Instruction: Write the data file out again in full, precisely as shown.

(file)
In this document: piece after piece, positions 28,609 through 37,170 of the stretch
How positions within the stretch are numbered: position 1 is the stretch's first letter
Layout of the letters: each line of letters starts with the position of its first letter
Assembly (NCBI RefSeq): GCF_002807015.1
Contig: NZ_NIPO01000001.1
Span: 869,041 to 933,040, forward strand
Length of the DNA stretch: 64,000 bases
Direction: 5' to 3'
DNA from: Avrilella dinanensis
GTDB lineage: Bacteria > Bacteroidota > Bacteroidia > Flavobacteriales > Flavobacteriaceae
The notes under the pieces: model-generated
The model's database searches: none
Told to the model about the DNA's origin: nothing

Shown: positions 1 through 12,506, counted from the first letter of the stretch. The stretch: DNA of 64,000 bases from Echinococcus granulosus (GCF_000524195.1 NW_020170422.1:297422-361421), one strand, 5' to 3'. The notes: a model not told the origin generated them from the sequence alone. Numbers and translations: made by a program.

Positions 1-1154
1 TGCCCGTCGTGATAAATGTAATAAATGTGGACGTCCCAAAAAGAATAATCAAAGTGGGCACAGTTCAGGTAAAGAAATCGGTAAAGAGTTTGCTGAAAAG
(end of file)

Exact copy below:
In this document: piece after piece, positions 28,609 through 37,170 of the stretch
How positions within the stretch are numbered: position 1 is the stretch's first letter
Layout of the letters: each line of letters starts with the position of its first letter
Assembly (NCBI RefSeq): GCF_002807015.1
Contig: NZ_NIPO01000001.1
Span: 869,041 to 933,040, forward strand
Length of the DNA stretch: 64,000 bases
Direction: 5' to 3'
DNA from: Avrilella dinanensis
GTDB lineage: Bacteria > Bacteroidota > Bacteroidia > Flavobacteriales > Flavobacteriaceae
The notes under the pieces: model-generated
The model's database searches: none
Told to the model about the DNA's origin: nothing

Shown: positions 1 through 12,506, counted from the first letter of the stretch. The stretch: DNA of 64,000 bases from Echinococcus granulosus (GCF_000524195.1 NW_020170422.1:297422-361421), one strand, 5' to 3'. The notes: a model not told the origin generated them from the sequence alone. Numbers and translations: made by a program.

Positions 1-1154
1 TGCCCGTCGTGATAAATGTAATAAATGTGGACGTCCCAAAAAGAATAATCAAAGTGGGCACAGTTCAGGTAAAGAAATCGGTAAAGAGTTTGCTGAAAAG